Calvert-Lewin ready to play a cen­tral role as Ever­ton push for top six

For­ward’s hat-trick shows how un­der Ancelotti he is de­vel­op­ing his game to be­come more po­tent in the penalty area

The Daily Telegraph - Business - - Total Football - By Chris Bas­combe at Good­i­son Park

The toe poke from one yard might be the most un­der­rated goal in foot­ball. Lit­tle time is ded­i­cated to of­fer­ing it the lav­ish de­scrip­tion it de­serves, the hunt for su­perla­tives gen­er­ally aban­doned amid the swift and cliched re­port­ing of a “tap-in”.

Ever­ton’s vic­tory over West Bromwich Al­bion on Satur­day of­fered an ex­am­ple of how the virtue of a poacher’s fin­ish can be crim­i­nally ne­glected. In the im­me­di­ate af­ter­math of an en­ter­tain­ing home vic­tory, all the hy­per­bole was nat­u­rally re­served for James Ro­driguez’s as­sist in the build-up to Do­minic Calvert-Lewin’s sec­ond goal of his three in the 5-2 vic­tory.

Univer­sity dis­ser­ta­tions have been ded­i­cated to works of art less stim­u­lat­ing than the Colom­bian’s looped de­liv­ery over a be­wil­dered West Brom de­fence. Our en­thu­si­asm is al­ways drawn to the un­ortho­dox rather than what, on the sur­face at least, seems run of the mill.

None of Calvert-Lewin’s fin­ishes for his hat-trick were spec­tac­u­lar.

His tre­ble con­sisted of a non­cha­lant flick from three yards when he mis­tak­enly thought he was off­side; a nudge over the line from an even closer prox­im­ity; and a failed at­tempt to head a set-piece, the ball ric­o­chet­ing off his back and past goal­keeper Sam John­stone.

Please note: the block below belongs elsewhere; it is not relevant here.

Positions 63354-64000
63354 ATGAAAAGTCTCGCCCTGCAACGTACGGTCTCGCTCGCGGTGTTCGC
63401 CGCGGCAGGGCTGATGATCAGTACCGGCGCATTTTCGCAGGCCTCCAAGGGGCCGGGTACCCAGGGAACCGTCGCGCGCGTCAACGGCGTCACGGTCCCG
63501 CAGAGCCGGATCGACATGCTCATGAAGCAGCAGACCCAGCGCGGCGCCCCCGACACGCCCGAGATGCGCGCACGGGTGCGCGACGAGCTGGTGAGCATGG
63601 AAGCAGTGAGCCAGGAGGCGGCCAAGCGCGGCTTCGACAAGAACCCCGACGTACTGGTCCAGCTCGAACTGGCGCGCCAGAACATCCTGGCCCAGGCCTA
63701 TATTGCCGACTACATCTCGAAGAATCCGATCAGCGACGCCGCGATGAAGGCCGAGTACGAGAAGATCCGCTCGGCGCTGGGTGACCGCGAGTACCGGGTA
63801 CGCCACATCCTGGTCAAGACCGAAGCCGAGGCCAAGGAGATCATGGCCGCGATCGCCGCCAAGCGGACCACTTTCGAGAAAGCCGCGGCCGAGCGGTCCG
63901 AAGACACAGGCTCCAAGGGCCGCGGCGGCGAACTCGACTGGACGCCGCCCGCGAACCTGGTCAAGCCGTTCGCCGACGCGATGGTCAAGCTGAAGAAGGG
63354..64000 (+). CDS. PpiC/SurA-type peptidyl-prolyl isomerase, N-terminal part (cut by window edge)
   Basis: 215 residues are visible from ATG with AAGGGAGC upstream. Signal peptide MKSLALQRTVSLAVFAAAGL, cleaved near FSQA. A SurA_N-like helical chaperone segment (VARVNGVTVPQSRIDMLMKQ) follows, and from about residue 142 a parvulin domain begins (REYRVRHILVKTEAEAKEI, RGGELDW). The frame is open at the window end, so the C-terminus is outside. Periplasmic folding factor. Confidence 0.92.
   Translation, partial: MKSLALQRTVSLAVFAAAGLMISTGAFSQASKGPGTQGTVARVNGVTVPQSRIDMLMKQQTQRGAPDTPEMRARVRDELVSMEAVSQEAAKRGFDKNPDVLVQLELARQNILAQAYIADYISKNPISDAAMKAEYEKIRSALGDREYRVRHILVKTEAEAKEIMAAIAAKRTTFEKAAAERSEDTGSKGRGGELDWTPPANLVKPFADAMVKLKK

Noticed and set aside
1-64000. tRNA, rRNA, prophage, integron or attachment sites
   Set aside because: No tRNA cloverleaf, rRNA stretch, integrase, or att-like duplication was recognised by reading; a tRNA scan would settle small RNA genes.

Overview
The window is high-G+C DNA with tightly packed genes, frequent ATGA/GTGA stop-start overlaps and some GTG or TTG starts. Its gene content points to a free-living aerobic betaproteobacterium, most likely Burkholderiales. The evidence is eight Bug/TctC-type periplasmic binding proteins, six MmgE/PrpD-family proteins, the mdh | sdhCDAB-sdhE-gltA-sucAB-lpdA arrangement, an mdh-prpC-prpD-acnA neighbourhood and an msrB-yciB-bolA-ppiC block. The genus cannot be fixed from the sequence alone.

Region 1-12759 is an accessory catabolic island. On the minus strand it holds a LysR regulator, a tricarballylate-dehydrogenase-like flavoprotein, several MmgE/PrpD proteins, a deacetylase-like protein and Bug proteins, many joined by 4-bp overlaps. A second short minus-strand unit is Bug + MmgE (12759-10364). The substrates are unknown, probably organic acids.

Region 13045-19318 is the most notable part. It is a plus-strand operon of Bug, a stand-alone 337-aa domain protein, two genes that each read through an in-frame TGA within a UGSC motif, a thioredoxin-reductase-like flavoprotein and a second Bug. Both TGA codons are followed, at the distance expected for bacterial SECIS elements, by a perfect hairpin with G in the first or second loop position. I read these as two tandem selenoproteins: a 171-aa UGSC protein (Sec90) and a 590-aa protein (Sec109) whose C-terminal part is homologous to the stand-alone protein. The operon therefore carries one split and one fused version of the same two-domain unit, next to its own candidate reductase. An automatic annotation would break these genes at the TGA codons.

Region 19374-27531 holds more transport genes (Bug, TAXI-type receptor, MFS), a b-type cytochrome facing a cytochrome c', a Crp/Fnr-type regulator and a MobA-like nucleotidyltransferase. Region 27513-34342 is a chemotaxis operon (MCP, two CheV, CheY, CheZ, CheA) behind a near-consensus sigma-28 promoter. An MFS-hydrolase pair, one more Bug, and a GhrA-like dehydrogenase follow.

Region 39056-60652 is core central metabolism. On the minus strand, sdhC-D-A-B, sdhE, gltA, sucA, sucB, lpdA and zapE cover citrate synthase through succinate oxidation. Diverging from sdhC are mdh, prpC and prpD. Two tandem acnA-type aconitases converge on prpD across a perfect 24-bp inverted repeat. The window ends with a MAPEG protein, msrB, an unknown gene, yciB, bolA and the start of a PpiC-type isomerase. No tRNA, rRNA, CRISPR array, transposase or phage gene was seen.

Yet look be­yond their ap­par­ent sim­plic­ity and they were as mean­ing­ful and glo­ri­ous as the 20-yarder from Ro­driguez which turned the game Ever­ton’s way shortly be­fore Kieran Gibbs and Slaven Bilic’s melt­downs and red cards.

Calvert-Lewin’s goals re­vealed more about the player’s rapid de­vel­op­ment un­der Carlo Ancelotti, and where this team may be head­ing. The 23-year-old striker touched the ball on only 25 oc­ca­sions on Satur­day, three of which led to him keep­ing the match ball. He is mas­ter­ing the skill fun­da­men­tal to any top­class Premier League striker – util­is­ing self­ish means to serve col­lec­tive ends.

Calvert-Lewin broke into the side a few years ago seek­ing to im­press by be­ing self­less, oc­cu­py­ing ev­ery zone in the at­tack­ing third, more likely to re­ceive the ball drag­ging a full-back wide than with his back to a cen­tre-half.

Make mine a tre­ble: Do­minic Calvert-Lewin cel­e­brates his third goal against West Brom

Shortly af­ter Ancelotti’s ap­point­ment, the Ital­ian made a crit­i­cal ob­ser­va­tion to his No9. “He pulled me aside and said ‘You need to stay cen­tral’,” Calvert-Lewin re­vealed in the midst of a goal blitz be­fore last sea­son’s lock­down. “I’m not go­ing to score near the cor­ner flag.”

Ini­tially, the trans­for­ma­tion was as­tound­ing. Calvert-Lewin struck eight in 11 games un­der Ancelotti and seemed to be on the verge of the Eng­land squad. Then, when foot­ball re­sumed, he did not score once. Gareth Southgate looked to Danny Ings and Ma­son Green­wood as Harry Kane’s Eng­land deputies.

That snub may have been a help more than hin­drance, given how swiftly Calvert-Lewin has taken ad­van­tage of Ever­ton’s more dy­namic and cre­ative mid­field in the first two Premier League games, a 20-goal sea­son the min­i­mum he and his man­ager should ex­pect.

One of Ancelotti’s ed­u­ca­tional qual­i­ties is the num­ber of player ref­er­ences at his dis­posal. In CalvertLew­in’s case, he namechecke­d AC

Mi­lan’s Filippo In­za­ghi as the ideal pro­to­type. “I had a fan­tas­tic striker in In­za­ghi, who scored 300 goals and 210 with one touch,” said Ancelotti. “A striker has to be fo­cused in the box and Calvert-Lewin un­der­stands be­cause in the box he has speed, jumps re­ally high, has power. Where he has im­proved more is there, in the box.”

This feels like the start of a vastly dif­fer­ent era at Good­i­son. Cap­tain Sea­mus Cole­man said he can sense the change in men­tal­ity – not just on match day – but around the club. Ro­driguez may be the cat­a­lyst for that, but there will be as much plea­sure and re­ward for Ancelotti if Calvert-Lewin toe­pokes Ever­ton towards the top six.

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